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Bee hives used to treat eating disorders among pupils at Ellern Mede School in Mill Hill
Bee hives are being used for the first time to help children with eating disorders develop a positive relationship with their food.
The Ellern Mede School, in The Ridgeway, Mill Hill, used lottery funding to rent an allotment plot and buy bee-keeping equipment for up to ten new hives.
Pupils at the school, aged between 11 and 18, suffer from conditions including anorexia and bulimia and receive treatment at the neighbouring Ellern Mede Centre.
Headteacher Adel Shirbini is hoping a hands-on approach to growing food and watching its development will help treat their fears.
He said: “It is about living biology, growing plants, sustainable environments and of course, the children’s relationship with food.
“The number of children suffering from anorexia is increasing and it stems from their relationship with food. If we encourage them to see it grow, pick the food, touch the food, it is different to just seeing it on a plate.”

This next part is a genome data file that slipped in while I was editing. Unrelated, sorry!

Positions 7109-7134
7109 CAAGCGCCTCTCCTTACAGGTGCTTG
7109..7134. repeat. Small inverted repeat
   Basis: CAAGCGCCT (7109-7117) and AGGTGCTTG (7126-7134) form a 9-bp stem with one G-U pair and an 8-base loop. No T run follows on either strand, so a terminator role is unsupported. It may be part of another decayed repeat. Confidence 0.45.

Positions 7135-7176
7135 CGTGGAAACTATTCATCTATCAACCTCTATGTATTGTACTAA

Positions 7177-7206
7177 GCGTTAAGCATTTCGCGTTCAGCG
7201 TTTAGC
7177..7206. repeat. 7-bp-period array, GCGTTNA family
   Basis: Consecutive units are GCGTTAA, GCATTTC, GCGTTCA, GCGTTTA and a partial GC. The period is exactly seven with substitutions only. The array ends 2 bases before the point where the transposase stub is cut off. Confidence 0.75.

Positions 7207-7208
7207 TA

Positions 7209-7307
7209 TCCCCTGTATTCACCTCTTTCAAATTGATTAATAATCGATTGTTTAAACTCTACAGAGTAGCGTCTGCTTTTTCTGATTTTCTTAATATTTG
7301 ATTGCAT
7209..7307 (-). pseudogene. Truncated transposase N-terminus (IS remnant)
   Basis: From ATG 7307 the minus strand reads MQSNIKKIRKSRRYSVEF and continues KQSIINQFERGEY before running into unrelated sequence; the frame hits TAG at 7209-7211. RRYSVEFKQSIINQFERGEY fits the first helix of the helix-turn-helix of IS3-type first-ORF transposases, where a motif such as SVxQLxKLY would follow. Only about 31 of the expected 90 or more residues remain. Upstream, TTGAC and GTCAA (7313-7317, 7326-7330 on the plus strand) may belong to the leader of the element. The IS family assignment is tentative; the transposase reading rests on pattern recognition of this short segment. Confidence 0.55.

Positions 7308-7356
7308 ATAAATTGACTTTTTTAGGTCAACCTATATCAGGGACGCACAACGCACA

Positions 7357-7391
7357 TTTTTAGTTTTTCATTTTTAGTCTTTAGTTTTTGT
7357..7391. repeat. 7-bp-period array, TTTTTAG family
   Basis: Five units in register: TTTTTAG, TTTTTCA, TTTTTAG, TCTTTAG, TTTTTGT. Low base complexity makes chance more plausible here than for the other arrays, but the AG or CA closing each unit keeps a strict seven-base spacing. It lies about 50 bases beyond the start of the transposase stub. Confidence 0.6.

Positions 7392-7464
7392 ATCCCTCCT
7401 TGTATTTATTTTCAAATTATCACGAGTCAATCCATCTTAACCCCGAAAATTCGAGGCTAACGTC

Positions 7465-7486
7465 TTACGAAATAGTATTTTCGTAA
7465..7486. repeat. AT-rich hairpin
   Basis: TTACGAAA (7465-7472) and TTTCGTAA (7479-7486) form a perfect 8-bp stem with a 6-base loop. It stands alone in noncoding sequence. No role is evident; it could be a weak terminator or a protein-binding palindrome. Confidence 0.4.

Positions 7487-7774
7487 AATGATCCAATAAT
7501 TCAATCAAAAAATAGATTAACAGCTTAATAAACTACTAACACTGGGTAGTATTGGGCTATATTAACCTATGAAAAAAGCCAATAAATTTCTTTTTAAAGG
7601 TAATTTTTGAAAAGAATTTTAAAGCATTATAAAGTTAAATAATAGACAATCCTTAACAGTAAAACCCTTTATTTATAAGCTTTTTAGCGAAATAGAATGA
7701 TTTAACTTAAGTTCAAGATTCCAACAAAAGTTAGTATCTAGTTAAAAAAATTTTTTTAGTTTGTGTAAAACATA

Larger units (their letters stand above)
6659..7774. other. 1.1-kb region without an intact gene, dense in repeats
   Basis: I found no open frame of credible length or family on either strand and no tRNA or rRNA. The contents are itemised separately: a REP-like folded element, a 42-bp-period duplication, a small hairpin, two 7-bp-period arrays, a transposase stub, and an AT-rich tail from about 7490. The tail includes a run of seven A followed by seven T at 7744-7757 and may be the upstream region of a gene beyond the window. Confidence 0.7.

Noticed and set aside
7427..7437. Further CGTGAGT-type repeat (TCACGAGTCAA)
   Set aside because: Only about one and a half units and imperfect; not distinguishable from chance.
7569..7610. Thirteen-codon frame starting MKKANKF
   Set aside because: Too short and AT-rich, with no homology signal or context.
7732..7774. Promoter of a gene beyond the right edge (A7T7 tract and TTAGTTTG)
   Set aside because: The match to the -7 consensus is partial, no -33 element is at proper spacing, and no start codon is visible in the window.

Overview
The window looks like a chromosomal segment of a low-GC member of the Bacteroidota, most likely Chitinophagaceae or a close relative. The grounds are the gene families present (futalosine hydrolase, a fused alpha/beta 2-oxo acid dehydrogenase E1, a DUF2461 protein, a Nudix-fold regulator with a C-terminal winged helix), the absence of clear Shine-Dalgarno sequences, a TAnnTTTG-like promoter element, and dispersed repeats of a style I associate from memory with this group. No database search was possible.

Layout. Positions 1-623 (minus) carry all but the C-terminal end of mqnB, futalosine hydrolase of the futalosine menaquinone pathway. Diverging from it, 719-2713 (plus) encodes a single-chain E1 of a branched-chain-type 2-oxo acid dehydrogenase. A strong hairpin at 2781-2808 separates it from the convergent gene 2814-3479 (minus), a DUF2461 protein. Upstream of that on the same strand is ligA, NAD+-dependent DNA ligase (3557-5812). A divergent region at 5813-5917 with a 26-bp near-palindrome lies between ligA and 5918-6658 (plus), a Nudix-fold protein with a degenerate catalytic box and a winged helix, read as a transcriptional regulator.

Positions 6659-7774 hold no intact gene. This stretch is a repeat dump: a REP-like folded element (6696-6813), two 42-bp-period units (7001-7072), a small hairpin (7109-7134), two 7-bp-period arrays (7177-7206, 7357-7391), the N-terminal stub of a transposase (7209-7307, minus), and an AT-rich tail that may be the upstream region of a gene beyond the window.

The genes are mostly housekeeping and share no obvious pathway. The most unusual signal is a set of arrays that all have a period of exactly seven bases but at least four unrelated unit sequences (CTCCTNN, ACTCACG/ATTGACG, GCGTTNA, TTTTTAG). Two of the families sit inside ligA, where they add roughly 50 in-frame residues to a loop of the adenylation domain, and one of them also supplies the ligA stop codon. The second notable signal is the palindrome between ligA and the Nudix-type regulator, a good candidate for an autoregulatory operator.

A bee hive in the design of a house has already been built at the Lawrence Street Allotments, where plots have been marked out ready for planting in the new year.
As well as tending to the bee hives under staff supervision, students will be encouraged to grow strawberries, raspberries, potatoes and beans.
Mr Shirbini said: “The sweet stuff is easier but the children often find it more difficult to deal with the savoury foods.
“It is usually quite traumatic for them to be sat in front of a plate that they find difficult to approach.
“These children have a poor relationship with food and we want to develop and build upon this by doing something a little bit outside the box.”
Bees will be moved into the hive in February, with plans to add more to the apiary later in the year.
The £7,000 funding will be spent on between five and ten bee hives, extractors, bee suits, smokers and hive tools.
Mr Shirbini, who is a bee keeper himself, says he is not aware of any other school in the country using the insects to treat the disorders.
He added: “I have a passion for bee keeping and I want the children to have the interest and excitement of going into a hive and picking out a frame full of bees and honey.
“It is the experiential part of learning that we want to introduce and I think they will really benefit from it.”
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